Bacteriophage production begins in Netherlands

By Ahmed ElAmin

- Last updated on GMT

Related tags Bacteria Listeria

A Netherlands-based company will begin producing bacteria that can
be used to kill pathogens in meat and cheese products.

With the increasing emphasis by consumers and regulators on food safety, and the prospect of costly recalls, fines and brand damage, processors are constantly on the lookout for quicker and cheaper ways of preventing bacterial contamination of their products.

Science startup EBI Food Safety announced this week that it will begin production of bacteriophages at a site in Wageningen, the heart of the Netherland's "Food Valley" area.

The facility will harbour the Western world's first facility for industrial scale production, the company claimed. The site will also serve as the company's research and development headquarters.

"The establishment of our Phage Technology Center is a milestone in the history of phage technology,"​ stated stated EBI's chief executive Mark Offerhaus. "This will reinforce EBI Food Safety's position as product leader in the field of applied bacteriophage technology and marks a breakthrough in the fight against dangerous bacteria."

In July the company plans to ship its first batches of bacteriophages to customers in the EU and US. The product, branded Listex P100, can be used to control Listeria monocytogenes in cheese and meat products.

The company plans to move on to the commercial production of phages for Salmonella, then Campylobacter and other food pathogens.

To food pathogens like Listeria, bacteriophages are the viral hit squads of the microscopic world. They have the potential to be the next big technological advance in anti-bacterial agents processors can use in ensuring their products do not leave the plant loaded with dangerous pathogens like Listeria, Salmonella, Campylobacter and E. coli.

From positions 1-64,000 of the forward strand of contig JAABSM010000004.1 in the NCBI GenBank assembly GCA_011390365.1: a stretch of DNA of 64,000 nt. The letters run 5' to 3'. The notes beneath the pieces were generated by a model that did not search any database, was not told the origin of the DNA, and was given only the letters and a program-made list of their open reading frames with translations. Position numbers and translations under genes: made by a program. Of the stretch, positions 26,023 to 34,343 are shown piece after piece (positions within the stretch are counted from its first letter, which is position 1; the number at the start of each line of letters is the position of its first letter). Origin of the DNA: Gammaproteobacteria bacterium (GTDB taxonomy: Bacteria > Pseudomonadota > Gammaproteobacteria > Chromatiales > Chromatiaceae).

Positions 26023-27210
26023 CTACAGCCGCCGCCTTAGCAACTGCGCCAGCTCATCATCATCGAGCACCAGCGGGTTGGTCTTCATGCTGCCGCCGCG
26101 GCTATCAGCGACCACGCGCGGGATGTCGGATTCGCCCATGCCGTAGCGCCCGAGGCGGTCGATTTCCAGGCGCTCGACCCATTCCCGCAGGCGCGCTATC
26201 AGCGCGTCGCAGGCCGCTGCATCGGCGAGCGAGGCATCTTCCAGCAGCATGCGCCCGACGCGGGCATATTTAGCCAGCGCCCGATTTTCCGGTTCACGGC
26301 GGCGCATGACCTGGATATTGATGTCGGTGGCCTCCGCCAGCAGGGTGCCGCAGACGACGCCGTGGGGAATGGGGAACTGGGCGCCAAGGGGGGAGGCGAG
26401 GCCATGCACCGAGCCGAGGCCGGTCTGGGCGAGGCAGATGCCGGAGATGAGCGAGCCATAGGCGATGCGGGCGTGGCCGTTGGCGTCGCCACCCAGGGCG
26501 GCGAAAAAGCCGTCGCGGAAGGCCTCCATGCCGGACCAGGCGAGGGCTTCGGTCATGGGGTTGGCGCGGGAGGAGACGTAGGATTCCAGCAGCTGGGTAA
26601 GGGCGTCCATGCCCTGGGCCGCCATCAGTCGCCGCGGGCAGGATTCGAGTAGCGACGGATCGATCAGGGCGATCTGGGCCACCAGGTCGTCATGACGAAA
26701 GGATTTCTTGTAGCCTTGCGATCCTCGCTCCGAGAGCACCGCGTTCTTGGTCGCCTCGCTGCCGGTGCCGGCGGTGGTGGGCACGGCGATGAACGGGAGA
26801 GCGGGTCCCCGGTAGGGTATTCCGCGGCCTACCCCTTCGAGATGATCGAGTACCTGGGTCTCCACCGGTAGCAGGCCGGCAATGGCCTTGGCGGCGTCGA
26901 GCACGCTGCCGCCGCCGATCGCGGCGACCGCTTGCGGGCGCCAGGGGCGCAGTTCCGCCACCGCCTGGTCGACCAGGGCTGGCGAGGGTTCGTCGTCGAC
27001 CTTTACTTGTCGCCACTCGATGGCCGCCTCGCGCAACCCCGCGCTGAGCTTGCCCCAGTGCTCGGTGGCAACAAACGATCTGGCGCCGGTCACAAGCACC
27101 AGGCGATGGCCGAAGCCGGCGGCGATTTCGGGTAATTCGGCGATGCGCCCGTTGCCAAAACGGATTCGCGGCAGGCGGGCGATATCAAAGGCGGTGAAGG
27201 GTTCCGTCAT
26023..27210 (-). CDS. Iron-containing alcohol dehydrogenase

Bacteriophages are viruses that target bacteria, rather than human, plant or animal cells. For every bacteria, there is a phage that likes to latch on to them, take over their life processes and multiply. The baby phages then burst out to attack other nearby targets, thus killing the host cell.

It's this quality that EBI plans to turn into ammunition food processors can use against food pathogens. As they are host specific, the company has developed a method to mass produce phages for every pathogen found in food plants and on foods.

What's especially important is the product's ability to kill pathogens residing on equipment as biofilms, hard coatings of bacterial communities that are difficult to remove.

Worldwide food and non-food industries spend about €5.6bn on toxic chemicals that are only partially successful in blocking the bacterial scum, according to estimates.

The trick is to produce the right phages in enough quantities to manufacture a liquid product that can be using during processing, either to destroy pathogens on the surfaces of food, or residing on equipment, packaging and other contact materials.

As a scientific spinoff from research by the US-based National Institutes of Health the company has been developing phage production methods since 2001, when it was formed in the Netherlands. The company is developing its pathogen killers in a joint effort with Nizo, a Dutch food consultancy.

Listeria has been implicated in several large food poisoning outbreaks in the US and Europe. Listeria poisoning results in the highest rate of hospitalisation of any foodborne pathogen. About 20 per cent of its victims die, the second highest death rate for food poisioning victims.

Listeria has a high resistance to salt, nitrite, dry conditions and acidity. The micro organism's ability to multiply under refrigerated conditions causes major concerns for food processors.

Related topics Food Safety & Quality

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